They don't make arenas like Olympia Stadium anymore. Hell, they don't make buildings like it anymore.
I don't know of any place where an escalator lifts you up at an 80 degree angle, which it did at Olympia—the Old Red Barn where the Red Wings played from the 1920s to December 15, 1979.
If you think I'm exaggerating about the 80 degree angle—you're right; perhaps it was only about 77 degrees.
The Olympia—corner of Grand River and McGraw on Detroit's west side—comes to mind because we're inching closer and closer to the 30th anniversary of the last game played there. Oh, they played a charity alumni game there a couple months later, but 12/15/79 was when the Red Wings recovered from a 4-0 deficit to tie the Quebec Nordiques—Le Nordique—in a final score of 4-4. No overtime back then. Certainly no silly shootouts.
For a few moments that night, I thought they wouldn't need the explosives used to implode buildings that have outlived their use, because when Greg Joly scored on an end-to-end rush with about three minutes to play to tie the game, you'd have thought the place would come down due to the thunder of cheers and foot-stomping.
I ought to know, because I was there.
It's among the list of electrifying moments I've been lucky enough to witness in person in Detroit sports history—right up there with Kirk Gibson's homer off Goose Gossage to seal the 1984 World Series, Isiah Thomas's 16 points in 90 seconds against the Knicks in the 1984 playoffs, and the Lions' 45-3 trouncing of the Pittsburgh Steelers on Thanksgiving Day, 1983.
Yep, my fanny was in the seats—and leaping out of them—for all of the above. Good stuff.
I cornered Red Wings owner Mike Ilitch a couple of years ago at the unveiling of the Gordie Howe sculpture inside Joe Louis Arena, and he confirmed that the organization was looking at parcels of land onto which they'd build a brand new arena for the Red Wings. One of them, I managed to get out of him, isn't too far away from Comerica Park, near the Woodward Avenue corridor.
But despite the success the Red Wings have enjoyed over the past 15 years or so at JLA—four Stanley Cups and some near misses—I don't know that the sentiment will hit me the same when they shutter The Joe for good, as it did when the medicine ball started ramming against Olympia's bricks in the 1980s.
There was the balcony at Olympia, number one, which thanks to the architects made you feel as if you were looking down at the ice between your legs, if you were sitting in the lower rows.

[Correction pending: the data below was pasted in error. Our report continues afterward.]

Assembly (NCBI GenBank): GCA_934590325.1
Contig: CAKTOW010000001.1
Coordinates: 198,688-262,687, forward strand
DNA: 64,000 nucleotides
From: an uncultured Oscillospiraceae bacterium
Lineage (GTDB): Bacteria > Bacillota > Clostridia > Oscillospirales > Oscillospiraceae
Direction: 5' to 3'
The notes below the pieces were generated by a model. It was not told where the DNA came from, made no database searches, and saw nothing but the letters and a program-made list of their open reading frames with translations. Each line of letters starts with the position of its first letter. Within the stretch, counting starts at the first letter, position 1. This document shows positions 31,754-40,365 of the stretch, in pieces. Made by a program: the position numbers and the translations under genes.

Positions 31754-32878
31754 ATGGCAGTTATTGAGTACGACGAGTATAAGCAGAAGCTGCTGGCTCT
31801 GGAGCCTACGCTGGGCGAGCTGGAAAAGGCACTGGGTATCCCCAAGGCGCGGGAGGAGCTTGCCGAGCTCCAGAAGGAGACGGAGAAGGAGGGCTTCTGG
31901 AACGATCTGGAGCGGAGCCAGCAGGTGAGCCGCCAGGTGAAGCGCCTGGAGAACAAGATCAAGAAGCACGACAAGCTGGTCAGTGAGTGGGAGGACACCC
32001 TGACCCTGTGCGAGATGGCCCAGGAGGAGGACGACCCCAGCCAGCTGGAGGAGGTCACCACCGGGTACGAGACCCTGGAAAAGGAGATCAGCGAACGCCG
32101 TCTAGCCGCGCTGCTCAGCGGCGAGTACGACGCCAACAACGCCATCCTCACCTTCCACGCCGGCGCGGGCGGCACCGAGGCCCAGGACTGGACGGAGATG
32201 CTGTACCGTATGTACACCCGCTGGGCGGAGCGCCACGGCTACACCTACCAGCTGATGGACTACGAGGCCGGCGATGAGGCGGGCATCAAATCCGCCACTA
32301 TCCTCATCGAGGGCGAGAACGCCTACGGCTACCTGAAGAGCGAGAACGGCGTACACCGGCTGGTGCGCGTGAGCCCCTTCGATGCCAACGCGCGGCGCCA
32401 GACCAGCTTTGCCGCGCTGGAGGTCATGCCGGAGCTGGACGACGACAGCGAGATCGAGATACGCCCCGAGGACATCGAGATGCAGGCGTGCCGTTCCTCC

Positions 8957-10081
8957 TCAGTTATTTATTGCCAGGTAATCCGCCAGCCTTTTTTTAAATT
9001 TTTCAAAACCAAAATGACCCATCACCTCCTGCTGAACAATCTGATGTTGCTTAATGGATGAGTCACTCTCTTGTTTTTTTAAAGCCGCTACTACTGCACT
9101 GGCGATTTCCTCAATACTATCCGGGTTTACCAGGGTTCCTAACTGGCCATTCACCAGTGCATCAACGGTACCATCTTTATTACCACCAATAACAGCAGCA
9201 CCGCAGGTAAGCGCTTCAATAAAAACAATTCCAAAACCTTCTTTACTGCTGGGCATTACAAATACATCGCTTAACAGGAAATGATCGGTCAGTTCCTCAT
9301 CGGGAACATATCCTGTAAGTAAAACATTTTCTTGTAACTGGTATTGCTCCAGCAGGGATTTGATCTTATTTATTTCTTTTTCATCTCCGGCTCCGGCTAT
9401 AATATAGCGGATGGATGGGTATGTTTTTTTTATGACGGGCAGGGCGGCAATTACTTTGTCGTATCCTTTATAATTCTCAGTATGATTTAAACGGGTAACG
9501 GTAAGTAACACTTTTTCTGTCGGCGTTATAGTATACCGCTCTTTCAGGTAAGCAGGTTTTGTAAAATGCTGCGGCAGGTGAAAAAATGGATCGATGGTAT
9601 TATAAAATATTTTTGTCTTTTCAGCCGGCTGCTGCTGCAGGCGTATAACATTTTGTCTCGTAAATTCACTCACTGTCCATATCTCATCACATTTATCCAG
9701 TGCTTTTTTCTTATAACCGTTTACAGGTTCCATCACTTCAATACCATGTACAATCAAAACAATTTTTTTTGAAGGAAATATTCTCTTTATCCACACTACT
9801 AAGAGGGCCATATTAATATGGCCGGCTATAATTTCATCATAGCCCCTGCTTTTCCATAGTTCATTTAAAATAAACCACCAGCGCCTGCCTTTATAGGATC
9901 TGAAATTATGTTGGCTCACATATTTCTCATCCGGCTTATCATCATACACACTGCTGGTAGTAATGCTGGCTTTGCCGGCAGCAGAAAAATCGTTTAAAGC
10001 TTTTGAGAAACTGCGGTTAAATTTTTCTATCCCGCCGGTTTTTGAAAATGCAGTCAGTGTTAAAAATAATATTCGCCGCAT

There was no overhead scoreboard or clock; instead, those were located in the "end zones," along the balcony facade, horizontally stretched from curved corner to curved corner. There were also smaller auxiliary scoreboards on the lower levels of the expensive seats, in the corners.
Olympia seated about 16,000 for hockey and was just about the most intimate indoor arena you'll ever enjoy.
The place shook when the crowd reaction was explosive enough. But when the din was low, you could hear the players shout to one another, even if you sat in the upper rows of the balcony. It was like a theatre that way.
The skates etching the ice, the puck being smacked from tape to tape as it was being passed around, the crunch of the glass during a solid bodycheck—those are hockey sounds to be treasured. And you could hear them at Olympia as if you were wearing personal earphones.
The acoustics were tremendous—which made it a wonderful concert venue, too. All the big name acts played the Olympia: The Beatles, The Rolling Stones, you name it.
The Pistons called Olympia home for a few seasons before Cobo Arena opened on the riverfront in 1960.
Olympia's front doors—it literally had a lobby—were just a sidewalk away from Grand River. kind of like the old Maple Leaf Gardens on Yonge Street. The old-fashioned marquee with the hand-posted red letters would announce that evening's festivities: "HOCKEY TONIGHT RED WINGS VS MONTREAL 8:00."
At the corner, there used to be a drugstore attached, where players from the 1960s used to occasionally stop for a post-practice milk shake and sign autographs. Imagine such a thing nowadays?
Then the escalators, which were, frankly, a nightmare for anyone with either claustrophobia or a fear of heights. If you had both, you were in trouble. The steps were barely wide enough for two people. And that steep angle made you feel like you'd tumble backward on the people behind you if you leaned back a bit too much.
I feel sorry for those who never got a chance to take in a Red Wings game at Olympia Stadium.
I feel that way, because they'll never make hockey palaces like that again. No one has it in them, I guess.